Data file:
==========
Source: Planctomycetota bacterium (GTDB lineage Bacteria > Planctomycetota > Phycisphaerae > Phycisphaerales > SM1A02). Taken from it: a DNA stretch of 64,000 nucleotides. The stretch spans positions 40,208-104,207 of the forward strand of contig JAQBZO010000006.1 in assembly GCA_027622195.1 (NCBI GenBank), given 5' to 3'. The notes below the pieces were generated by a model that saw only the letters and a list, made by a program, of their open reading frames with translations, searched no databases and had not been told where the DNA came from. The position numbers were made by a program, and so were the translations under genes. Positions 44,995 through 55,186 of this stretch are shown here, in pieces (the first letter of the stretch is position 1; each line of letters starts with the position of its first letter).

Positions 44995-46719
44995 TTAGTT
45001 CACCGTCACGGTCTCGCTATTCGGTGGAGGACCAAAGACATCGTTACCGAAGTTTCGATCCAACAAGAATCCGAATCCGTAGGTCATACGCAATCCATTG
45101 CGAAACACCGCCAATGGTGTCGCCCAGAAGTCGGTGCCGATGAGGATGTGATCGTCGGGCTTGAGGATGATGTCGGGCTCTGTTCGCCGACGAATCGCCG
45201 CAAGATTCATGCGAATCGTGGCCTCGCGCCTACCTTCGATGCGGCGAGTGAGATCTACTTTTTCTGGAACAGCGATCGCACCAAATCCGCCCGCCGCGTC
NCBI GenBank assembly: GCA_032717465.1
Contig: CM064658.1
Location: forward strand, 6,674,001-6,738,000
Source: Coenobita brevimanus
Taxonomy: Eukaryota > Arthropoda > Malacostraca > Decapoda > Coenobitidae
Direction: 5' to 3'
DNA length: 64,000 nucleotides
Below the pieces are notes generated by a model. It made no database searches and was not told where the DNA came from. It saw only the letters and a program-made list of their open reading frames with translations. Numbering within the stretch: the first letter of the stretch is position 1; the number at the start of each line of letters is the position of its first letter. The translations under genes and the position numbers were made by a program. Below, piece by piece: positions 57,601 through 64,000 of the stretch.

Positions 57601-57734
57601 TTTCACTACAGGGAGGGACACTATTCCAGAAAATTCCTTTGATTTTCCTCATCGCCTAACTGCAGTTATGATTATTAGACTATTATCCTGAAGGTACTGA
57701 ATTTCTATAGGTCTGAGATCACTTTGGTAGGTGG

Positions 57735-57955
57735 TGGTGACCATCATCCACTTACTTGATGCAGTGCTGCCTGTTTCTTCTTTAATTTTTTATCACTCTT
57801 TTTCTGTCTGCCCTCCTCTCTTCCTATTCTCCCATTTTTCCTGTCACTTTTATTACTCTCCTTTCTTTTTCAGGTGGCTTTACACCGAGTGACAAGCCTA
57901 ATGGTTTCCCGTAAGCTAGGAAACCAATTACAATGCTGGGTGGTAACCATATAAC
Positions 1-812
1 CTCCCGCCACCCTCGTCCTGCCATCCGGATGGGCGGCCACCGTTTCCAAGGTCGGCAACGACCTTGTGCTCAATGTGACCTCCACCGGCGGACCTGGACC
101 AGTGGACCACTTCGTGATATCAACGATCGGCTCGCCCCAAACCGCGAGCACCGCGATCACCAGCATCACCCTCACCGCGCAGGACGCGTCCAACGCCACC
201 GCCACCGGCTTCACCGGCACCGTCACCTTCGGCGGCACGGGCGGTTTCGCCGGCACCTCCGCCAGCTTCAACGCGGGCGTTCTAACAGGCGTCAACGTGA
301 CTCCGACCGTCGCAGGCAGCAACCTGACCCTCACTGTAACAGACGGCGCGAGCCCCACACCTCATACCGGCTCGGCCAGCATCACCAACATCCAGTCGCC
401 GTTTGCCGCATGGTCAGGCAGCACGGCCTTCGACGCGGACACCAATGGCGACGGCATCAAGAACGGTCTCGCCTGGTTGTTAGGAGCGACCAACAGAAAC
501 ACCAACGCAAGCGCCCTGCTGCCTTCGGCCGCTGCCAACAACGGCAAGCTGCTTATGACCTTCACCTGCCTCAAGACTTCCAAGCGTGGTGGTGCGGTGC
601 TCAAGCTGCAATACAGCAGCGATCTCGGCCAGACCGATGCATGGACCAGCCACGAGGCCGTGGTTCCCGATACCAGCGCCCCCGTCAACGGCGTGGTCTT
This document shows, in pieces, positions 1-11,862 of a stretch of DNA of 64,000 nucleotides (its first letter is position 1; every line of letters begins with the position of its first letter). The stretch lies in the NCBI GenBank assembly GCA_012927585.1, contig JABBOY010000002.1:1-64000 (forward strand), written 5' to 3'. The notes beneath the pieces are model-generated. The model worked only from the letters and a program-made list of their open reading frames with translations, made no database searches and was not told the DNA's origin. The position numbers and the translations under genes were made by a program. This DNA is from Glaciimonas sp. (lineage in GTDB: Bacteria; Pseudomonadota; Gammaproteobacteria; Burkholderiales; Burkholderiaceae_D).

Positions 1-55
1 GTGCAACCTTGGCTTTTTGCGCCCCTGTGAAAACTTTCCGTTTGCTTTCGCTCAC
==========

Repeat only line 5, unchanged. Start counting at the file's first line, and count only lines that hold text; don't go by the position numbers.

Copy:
45101 CGAAACACCGCCAATGGTGTCGCCCAGAAGTCGGTGCCGATGAGGATGTGATCGTCGGGCTTGAGGATGATGTCGGGCTCTGTTCGCCGACGAATCGCCG